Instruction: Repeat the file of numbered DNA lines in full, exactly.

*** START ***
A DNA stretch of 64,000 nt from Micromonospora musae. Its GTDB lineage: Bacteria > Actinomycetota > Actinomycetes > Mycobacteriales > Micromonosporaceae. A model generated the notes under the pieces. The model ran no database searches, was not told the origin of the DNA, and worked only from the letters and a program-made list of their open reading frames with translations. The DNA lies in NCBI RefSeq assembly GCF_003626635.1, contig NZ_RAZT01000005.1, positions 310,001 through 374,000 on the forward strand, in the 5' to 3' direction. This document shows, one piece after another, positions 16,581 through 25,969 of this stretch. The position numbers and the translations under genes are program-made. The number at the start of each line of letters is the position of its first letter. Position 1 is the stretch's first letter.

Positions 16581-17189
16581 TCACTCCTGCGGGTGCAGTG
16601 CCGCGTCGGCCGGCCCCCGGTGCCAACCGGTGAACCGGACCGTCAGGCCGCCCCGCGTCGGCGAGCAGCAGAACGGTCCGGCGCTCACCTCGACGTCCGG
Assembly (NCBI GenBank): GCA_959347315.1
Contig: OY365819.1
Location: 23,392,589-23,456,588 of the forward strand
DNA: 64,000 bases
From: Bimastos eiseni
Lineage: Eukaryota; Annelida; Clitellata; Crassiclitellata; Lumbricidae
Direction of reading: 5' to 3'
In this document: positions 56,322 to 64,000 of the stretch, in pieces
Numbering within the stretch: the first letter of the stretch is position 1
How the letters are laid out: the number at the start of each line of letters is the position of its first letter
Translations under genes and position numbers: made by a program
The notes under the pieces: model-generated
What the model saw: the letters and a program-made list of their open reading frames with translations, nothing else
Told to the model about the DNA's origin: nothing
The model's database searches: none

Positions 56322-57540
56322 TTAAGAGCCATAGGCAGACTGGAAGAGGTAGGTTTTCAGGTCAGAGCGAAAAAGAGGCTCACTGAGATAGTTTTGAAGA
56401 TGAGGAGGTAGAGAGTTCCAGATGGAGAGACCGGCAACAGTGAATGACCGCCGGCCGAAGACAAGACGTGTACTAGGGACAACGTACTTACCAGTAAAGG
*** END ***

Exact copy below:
A DNA stretch of 64,000 nt from Micromonospora musae. Its GTDB lineage: Bacteria > Actinomycetota > Actinomycetes > Mycobacteriales > Micromonosporaceae. A model generated the notes under the pieces. The model ran no database searches, was not told the origin of the DNA, and worked only from the letters and a program-made list of their open reading frames with translations. The DNA lies in NCBI RefSeq assembly GCF_003626635.1, contig NZ_RAZT01000005.1, positions 310,001 through 374,000 on the forward strand, in the 5' to 3' direction. This document shows, one piece after another, positions 16,581 through 25,969 of this stretch. The position numbers and the translations under genes are program-made. The number at the start of each line of letters is the position of its first letter. Position 1 is the stretch's first letter.

Positions 16581-17189
16581 TCACTCCTGCGGGTGCAGTG
16601 CCGCGTCGGCCGGCCCCCGGTGCCAACCGGTGAACCGGACCGTCAGGCCGCCCCGCGTCGGCGAGCAGCAGAACGGTCCGGCGCTCACCTCGACGTCCGG
Assembly (NCBI GenBank): GCA_959347315.1
Contig: OY365819.1
Location: 23,392,589-23,456,588 of the forward strand
DNA: 64,000 bases
From: Bimastos eiseni
Lineage: Eukaryota; Annelida; Clitellata; Crassiclitellata; Lumbricidae
Direction of reading: 5' to 3'
In this document: positions 56,322 to 64,000 of the stretch, in pieces
Numbering within the stretch: the first letter of the stretch is position 1
How the letters are laid out: the number at the start of each line of letters is the position of its first letter
Translations under genes and position numbers: made by a program
The notes under the pieces: model-generated
What the model saw: the letters and a program-made list of their open reading frames with translations, nothing else
Told to the model about the DNA's origin: nothing
The model's database searches: none

Positions 56322-57540
56322 TTAAGAGCCATAGGCAGACTGGAAGAGGTAGGTTTTCAGGTCAGAGCGAAAAAGAGGCTCACTGAGATAGTTTTGAAGA
56401 TGAGGAGGTAGAGAGTTCCAGATGGAGAGACCGGCAACAGTGAATGACCGCCGGCCGAAGACAAGACGTGTACTAGGGACAACGTACTTACCAGTAAAGG